Review: Eels- Wonderful, Glorious

“Life is hard. And so am I. You better give me something so I don’t die.”

A true product of the 90s. That is the ostentatious opening line to “Novocaine For The Soul,” the first single, as well as the first track from the debut record by The Eels—or just “eels,” as it is often stylized. The career of The Eels, and its frontman/mainstay member Mark Oliver Everett, has been an interesting thing to track.

A very early signee to the newly minted Dreamworks Records, Beautiful Freak was the second record released by the label. Never a real commercial success, sometimes thought to be critical darlings, Eels managed to hold onto their deal with Dreamworks until 2003—two years before the label totally folded. Since 2005, the band has been on Vagrant Records, and unlike many other late 90s “buzz “ acts; Eels are still around, and still release albums with relative consistency.

While their debut could be best described as “tormented pop,” each Eels record has a slightly different sound—but every Eels song is grounded in Everett’s odd sense of humor. His songwriting can be whimsical at times, or somber. Or an odd combination of both. There are times when he doesn’t take himself seriously. And then there are times when he maybe takes himself a little TOO seriously.

All of these elements are covered on the new Eels record Wonderful, Glorious, their first record in three years.

Wonderful, Glorious could be considered a “heavy” record. It’s primarily guitar driven—often fuzzy and distorted. It also begins very heavily—both the opening track (and somewhat of a thesis statement for the record) “Bombs Away,” and its follow up “Kind of Fuzzy” rock, you know, pretty hard. The first single off the record, “Peach Blossom,” bounces along with ramshackle sounding percussion, a fuzzed out bass line, and a strange lyrical structure where more emphasis is placed on the chorus, rather than the verses.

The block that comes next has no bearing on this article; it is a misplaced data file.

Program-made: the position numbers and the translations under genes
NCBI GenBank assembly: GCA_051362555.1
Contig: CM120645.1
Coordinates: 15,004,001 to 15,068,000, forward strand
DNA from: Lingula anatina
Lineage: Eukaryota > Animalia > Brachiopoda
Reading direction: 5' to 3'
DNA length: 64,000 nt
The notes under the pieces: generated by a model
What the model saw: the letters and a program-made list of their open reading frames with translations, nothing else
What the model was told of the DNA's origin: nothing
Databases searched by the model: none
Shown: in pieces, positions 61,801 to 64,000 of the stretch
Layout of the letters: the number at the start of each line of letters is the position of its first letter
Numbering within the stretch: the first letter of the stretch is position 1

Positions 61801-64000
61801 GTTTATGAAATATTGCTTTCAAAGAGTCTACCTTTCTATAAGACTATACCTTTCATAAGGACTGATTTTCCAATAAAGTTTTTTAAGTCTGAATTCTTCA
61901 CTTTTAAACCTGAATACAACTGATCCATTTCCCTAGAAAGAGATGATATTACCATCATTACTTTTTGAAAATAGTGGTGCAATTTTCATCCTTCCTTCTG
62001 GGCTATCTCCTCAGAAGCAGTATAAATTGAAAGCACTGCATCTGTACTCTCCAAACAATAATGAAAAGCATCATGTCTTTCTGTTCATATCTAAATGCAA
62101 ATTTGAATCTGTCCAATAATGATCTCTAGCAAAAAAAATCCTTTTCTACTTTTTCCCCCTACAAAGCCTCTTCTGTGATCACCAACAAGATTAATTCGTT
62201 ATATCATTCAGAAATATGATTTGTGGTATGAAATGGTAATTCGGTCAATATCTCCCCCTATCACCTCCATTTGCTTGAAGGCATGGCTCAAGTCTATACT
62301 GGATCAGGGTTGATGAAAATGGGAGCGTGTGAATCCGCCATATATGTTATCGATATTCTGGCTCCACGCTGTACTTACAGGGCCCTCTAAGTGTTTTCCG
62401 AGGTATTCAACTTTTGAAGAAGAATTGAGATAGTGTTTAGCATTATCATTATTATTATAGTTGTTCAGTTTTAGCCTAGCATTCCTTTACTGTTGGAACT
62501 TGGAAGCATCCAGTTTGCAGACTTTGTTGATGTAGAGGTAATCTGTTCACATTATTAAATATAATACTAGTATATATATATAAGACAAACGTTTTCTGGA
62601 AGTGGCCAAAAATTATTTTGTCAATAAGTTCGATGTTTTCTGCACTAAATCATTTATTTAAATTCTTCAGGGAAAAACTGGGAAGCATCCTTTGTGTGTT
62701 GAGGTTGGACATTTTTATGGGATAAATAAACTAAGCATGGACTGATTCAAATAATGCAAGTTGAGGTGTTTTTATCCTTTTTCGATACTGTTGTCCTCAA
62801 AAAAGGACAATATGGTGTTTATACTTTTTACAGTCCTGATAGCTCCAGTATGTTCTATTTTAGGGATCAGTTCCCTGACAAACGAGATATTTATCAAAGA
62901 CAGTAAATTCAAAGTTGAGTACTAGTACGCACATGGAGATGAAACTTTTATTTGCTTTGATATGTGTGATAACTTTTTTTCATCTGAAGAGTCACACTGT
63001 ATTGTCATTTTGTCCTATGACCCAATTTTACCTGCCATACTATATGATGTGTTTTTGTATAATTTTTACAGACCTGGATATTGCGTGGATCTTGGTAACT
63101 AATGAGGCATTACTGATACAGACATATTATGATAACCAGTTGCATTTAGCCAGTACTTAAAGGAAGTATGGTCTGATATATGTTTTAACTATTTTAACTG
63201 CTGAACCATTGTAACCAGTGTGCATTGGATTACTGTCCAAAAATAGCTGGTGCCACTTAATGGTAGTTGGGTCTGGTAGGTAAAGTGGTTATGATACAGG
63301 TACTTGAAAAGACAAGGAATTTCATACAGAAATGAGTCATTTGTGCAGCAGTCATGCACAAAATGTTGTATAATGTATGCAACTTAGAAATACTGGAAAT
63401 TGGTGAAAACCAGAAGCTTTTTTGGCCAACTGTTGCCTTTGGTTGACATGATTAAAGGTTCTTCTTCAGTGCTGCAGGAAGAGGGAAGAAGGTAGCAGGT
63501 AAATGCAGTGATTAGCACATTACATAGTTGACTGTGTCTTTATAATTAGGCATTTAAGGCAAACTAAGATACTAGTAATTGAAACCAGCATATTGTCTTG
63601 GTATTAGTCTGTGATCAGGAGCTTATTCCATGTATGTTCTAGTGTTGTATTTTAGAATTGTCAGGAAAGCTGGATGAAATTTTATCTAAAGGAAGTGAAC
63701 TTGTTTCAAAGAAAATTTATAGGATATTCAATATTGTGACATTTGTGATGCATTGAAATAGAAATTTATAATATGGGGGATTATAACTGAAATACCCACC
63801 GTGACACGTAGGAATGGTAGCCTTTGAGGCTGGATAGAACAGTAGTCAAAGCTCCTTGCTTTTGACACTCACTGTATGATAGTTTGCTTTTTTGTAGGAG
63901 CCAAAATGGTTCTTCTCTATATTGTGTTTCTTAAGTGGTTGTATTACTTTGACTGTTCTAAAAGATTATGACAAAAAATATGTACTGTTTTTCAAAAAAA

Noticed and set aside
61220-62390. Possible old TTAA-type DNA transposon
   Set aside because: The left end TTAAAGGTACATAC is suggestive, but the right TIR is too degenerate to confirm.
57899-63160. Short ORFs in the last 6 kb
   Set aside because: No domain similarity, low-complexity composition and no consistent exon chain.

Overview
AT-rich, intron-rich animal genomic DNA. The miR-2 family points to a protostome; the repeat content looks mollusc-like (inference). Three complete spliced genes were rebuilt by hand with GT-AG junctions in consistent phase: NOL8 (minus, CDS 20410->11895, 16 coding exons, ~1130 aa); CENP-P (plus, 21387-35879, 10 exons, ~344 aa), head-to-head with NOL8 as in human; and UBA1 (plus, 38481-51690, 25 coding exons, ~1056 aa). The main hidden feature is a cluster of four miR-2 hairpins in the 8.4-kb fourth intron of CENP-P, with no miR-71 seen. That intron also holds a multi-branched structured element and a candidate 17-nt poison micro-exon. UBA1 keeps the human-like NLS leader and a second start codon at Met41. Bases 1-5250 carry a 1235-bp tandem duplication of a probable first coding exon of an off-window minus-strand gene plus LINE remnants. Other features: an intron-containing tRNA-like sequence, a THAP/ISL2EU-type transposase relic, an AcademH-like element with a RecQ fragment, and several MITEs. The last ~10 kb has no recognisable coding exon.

There are also some slower moments where the band turns it down—“Accident Prone,” and “True Original” are both very tender, and beautifully played.

The record is somewhat self-aware in its sequencing. The first half comes to a sensational close with the song “The Turnaround”—and then the second half begins very smartly with the second single from the record, “New Alphabet,” another fuzzed out jam.

Many of the previous Eels records have been full on concept albums, like 1998’s Electro-shock Blues (my personal favorite), as well as their 2009-10 trilogy of releases, each one bound by a similar theme or idea. Wonderful, Glorious, lyrically anyway, has no common thread that I can discern.  Sonically, this record fits together very well.

(mark oliver everett, my bearded brother)

I listen to a lot of different styles of music, and while at times, Eels can be pretty dark, overall their music is “fun,” I suppose you could say. And for me, a record like this is a refreshing change of pace from all the ambient droning and downy clowny music I spend a bulk of my time on. It’s also a bit of a nostalgia trip—while this would obviously considered a “rock” record, Eels have held onto a feeling associated with the “alternative” scene of the mid to late 1990s. A term like that is pretty meaningless today, but I am happy to see that Mark Everett and his crew are still carrying the torch.